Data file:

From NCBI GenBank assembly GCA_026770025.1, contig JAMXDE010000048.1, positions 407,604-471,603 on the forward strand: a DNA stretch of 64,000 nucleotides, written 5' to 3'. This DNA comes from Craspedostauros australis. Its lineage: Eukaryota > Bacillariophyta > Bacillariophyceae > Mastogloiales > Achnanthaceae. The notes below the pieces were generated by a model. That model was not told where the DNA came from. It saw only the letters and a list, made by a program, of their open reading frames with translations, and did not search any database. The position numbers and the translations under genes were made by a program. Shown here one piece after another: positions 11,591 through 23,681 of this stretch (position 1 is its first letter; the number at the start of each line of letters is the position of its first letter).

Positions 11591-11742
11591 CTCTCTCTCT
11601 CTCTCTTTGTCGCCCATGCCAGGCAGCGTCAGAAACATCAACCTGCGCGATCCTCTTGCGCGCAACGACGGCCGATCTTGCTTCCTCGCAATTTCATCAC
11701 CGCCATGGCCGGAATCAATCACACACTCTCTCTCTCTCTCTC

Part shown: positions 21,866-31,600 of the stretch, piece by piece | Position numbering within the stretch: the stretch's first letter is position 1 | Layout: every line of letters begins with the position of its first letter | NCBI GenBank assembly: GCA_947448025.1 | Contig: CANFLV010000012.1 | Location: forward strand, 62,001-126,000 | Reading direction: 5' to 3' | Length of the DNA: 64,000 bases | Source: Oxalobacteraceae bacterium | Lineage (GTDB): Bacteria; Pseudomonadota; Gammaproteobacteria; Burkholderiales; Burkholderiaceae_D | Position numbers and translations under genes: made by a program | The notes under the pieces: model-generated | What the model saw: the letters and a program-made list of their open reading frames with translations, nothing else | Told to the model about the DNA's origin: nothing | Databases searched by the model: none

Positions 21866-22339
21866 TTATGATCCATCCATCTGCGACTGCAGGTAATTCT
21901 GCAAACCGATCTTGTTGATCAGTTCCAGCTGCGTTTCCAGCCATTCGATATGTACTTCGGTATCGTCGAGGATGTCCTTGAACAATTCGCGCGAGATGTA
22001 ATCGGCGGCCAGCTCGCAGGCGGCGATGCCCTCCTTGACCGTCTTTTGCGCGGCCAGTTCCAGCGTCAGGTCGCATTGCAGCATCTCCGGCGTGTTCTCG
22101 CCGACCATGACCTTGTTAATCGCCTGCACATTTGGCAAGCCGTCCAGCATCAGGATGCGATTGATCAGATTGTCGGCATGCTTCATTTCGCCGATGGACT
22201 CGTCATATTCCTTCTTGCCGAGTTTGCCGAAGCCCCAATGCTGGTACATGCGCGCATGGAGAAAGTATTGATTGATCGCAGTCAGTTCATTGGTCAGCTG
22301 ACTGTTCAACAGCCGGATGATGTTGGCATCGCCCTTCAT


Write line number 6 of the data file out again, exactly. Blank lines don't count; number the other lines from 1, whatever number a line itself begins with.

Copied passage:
Part shown: positions 21,866-31,600 of the stretch, piece by piece | Position numbering within the stretch: the stretch's first letter is position 1 | Layout: every line of letters begins with the position of its first letter | NCBI GenBank assembly: GCA_947448025.1 | Contig: CANFLV010000012.1 | Location: forward strand, 62,001-126,000 | Reading direction: 5' to 3' | Length of the DNA: 64,000 bases | Source: Oxalobacteraceae bacterium | Lineage (GTDB): Bacteria; Pseudomonadota; Gammaproteobacteria; Burkholderiales; Burkholderiaceae_D | Position numbers and translations under genes: made by a program | The notes under the pieces: model-generated | What the model saw: the letters and a program-made list of their open reading frames with translations, nothing else | Told to the model about the DNA's origin: nothing | Databases searched by the model: none